In the U.S., there are two systems that govern marital property: community property and common law (also called marital property). Community property states are Arizona, California, Idaho, Louisiana, New Mexico, Nevada, Texas, Washington, and Wisconsin. Common law governs the remaining states.
In community property states, whatever you bring into the marriage or receive individually through gifts or inheritances remains yours, but whatever you earn or acquire during the marriage is co-owned by both parties, regardless of who earned it or whose name is on the title. But, if you commingle gift or inheritance cash with a joint account, it very likely the court will consider it community property.
In common law states (like Ohio), if your name appears on the ownership document, registration or title, you own it. But, common law holds that your spouse has legal right to claim a fair and equitable portion of your property in divorce.
In Ohio, “marital property” is defined as:
• All real and personal property that currently is owned by either or both of the spouses, including, but not limited to, the retirement benefits of the spouses, and that was acquired by either or both of the spouses during the marriage;
• All interest that either or both of the spouses currently has in any real or personal property, including, but not limited to, the retirement benefits of the spouses, and that was acquired by either or both of the spouses during the marriage;
• All income and appreciation on separate property, due to the labor, monetary, or in-kind contribution of either or both of the spouses that occurred during the marriage;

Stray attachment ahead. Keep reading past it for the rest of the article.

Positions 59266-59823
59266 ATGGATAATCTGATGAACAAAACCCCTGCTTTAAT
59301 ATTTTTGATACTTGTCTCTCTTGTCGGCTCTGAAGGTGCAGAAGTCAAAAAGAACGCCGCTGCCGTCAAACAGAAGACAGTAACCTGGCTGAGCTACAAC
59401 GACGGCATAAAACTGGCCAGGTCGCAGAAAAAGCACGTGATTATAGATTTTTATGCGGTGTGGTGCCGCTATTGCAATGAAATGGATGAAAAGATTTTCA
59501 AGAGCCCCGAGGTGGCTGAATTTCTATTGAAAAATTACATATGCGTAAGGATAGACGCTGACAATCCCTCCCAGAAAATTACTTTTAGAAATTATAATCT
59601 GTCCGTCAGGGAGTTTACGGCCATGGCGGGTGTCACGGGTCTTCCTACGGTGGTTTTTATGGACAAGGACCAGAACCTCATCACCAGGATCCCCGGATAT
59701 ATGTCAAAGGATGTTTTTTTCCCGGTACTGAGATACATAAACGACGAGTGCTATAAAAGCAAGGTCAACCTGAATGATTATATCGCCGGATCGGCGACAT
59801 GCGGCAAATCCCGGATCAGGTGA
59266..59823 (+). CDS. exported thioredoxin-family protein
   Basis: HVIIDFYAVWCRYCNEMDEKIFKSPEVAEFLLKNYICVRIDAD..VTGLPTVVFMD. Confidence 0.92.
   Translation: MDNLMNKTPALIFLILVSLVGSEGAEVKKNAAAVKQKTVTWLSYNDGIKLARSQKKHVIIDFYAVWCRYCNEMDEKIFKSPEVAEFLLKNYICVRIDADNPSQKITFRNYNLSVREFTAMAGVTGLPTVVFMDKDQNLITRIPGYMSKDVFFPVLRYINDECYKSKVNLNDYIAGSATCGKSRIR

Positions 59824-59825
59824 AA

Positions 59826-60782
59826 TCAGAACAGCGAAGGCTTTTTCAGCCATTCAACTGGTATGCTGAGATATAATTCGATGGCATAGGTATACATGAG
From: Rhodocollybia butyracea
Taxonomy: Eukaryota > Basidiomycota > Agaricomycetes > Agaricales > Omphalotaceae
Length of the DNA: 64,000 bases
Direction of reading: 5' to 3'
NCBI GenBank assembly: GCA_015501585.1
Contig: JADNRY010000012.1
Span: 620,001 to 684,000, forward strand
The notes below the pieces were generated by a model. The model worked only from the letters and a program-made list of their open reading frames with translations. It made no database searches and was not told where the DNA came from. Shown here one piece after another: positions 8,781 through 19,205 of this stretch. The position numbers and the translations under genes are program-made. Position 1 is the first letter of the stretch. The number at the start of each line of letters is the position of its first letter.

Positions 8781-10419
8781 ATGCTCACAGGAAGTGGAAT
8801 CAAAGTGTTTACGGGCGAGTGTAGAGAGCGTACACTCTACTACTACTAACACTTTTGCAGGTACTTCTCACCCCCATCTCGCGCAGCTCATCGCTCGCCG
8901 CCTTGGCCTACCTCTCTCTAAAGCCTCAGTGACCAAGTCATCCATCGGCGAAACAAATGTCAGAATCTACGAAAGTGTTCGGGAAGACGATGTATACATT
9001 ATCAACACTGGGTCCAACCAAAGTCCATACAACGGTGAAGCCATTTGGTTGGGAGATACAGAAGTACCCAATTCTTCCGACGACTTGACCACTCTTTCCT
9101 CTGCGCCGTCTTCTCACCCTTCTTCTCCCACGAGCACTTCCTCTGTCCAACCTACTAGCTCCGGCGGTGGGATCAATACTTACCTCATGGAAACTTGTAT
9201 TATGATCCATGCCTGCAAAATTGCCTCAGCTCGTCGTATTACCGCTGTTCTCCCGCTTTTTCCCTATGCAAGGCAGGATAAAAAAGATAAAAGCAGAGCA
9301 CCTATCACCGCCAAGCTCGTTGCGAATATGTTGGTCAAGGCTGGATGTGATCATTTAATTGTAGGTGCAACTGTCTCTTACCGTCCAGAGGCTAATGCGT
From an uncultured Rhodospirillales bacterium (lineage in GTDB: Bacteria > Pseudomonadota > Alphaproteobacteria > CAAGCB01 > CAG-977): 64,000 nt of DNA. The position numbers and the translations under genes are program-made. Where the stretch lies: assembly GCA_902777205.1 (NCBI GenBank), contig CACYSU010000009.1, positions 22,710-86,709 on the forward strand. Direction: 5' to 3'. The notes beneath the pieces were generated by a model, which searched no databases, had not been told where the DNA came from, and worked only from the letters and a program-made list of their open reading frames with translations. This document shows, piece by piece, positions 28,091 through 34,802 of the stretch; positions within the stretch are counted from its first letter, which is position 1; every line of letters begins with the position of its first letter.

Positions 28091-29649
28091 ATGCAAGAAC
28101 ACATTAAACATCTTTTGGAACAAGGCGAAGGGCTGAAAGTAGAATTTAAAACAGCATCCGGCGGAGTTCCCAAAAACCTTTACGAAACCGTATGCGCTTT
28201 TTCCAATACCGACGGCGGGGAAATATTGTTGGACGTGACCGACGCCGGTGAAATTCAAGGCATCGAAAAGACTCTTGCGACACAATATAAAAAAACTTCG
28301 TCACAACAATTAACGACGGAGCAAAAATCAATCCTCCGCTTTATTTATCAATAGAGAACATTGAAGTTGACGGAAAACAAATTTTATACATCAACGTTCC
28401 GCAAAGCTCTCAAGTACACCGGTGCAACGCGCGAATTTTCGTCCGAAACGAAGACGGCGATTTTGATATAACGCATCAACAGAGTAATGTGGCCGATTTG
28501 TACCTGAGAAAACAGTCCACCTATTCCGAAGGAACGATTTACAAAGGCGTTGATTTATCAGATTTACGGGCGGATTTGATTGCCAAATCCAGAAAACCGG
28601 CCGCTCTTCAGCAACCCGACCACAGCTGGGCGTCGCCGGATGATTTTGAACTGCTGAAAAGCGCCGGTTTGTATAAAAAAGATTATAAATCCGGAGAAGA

• A participant account of either of the spouses, to the extent of the following: the moneys that have been deferred by a continuing member or participating employee and that have been transmitted to the Ohio public employees deferred compensation board during the marriage and any income that is derived from the investment of those moneys during the marriage; the moneys that have been deferred by an officer or employee of a municipal corporation and that have been transmitted to the governing board, administrator, depository, or trustee of the deferred compensation program of the municipal corporation during the marriage and any income that is derived from the investment of those moneys during the marriage; or the moneys that have been deferred by an officer or employee of a government unit and that have been transmitted to the governing board during the marriage and any income that is derived from the investment of those moneys during the marriage.
Marital property does not include separate property. “Separate property” is defined as all real and personal property and any interest in real or personal property that is found by the court to be any of the following:
• An inheritance by one spouse by bequest, devise, or descent during the course of the marriage;
• Any real or personal property or interest in real or personal property that was acquired by one spouse prior to the date of the marriage;